Every January, without fail, we are greeted with headlines about an NHS inundated with emergencies over the festive period. It seems that Christmas 2015 slightly bucked the trend with 'only' 278,000 attendances at A&E in the week leading up to the New Year, compared with more than 310,000 for the same period in 2014.
The seven years were mixed with good news and bad news. Cancer gone, cancer reappearing. At the same time, and I suspect to have a semblance of normality, my brother decided to pursue his studies and become a medical doctor. Equally and perhaps with a sense of urgency he also married and celebrated the arrival of a son soon afterwards, when he was only twenty-one.
This is one of the questions I'm most frequently asked as a coach and therapist. Self-confidence can be a difficult concept to pin down, yet we always know when we don't have enough of it. When we lose (or never develop) belief in ourselves, it can seem impossible to improve. But, as ever, it's wise to not believe everything you think!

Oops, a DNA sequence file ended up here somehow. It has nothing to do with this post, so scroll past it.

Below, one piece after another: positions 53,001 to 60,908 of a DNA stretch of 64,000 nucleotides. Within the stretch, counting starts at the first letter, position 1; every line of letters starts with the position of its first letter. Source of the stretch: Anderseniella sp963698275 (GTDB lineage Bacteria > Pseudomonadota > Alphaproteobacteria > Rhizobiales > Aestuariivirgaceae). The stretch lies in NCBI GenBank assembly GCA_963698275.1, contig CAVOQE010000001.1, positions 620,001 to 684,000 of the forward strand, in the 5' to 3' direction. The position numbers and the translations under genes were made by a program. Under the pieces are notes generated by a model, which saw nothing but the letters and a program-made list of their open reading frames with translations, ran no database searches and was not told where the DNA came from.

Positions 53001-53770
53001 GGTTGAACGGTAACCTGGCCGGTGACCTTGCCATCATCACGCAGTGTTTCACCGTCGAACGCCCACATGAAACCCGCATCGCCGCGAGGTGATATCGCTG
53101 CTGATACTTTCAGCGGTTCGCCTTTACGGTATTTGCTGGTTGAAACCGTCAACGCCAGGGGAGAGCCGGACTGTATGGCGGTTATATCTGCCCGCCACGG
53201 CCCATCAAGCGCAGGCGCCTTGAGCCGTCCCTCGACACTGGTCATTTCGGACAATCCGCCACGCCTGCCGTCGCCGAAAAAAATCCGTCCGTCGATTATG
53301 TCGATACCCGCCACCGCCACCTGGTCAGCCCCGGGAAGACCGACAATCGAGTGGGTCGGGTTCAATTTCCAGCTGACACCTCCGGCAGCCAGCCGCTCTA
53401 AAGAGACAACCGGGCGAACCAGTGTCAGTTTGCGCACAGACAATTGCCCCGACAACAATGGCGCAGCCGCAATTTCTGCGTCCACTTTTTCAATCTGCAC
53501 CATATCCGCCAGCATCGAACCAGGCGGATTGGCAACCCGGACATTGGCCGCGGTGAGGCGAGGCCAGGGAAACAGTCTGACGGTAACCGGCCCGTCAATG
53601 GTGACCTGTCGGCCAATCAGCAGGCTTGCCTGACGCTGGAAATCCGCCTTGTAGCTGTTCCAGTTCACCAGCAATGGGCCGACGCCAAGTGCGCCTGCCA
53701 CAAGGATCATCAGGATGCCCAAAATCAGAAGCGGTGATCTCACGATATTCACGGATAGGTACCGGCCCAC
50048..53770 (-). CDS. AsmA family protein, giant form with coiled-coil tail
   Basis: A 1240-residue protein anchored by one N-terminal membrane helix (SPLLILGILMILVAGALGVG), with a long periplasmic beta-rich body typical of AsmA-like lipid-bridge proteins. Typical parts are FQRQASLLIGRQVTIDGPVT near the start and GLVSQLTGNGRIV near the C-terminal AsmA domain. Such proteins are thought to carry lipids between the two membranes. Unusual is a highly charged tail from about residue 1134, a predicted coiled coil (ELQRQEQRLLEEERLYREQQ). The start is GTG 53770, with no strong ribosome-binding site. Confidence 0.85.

In recent months I have both graduated from university and turned the ripe old age of 23. By juggling a retail job, freelance work and the occasional unpaid personal project, I scramble through most of my days searching for the sweet relief of feeling "Wow...I really have my shit together!", before I pat myself on the back and give a double thumbs up to an invisible camera. But that feeling never seems to come.
According to a study conducted by the International journal of behavioural science, researchers believe that up to 70% of people have suffered from imposter syndrome at some point in their career. Imposter syndrome is a term used to describe people who can feel that they don't deserve their accomplishments, aren't good enough or feel like a fraud.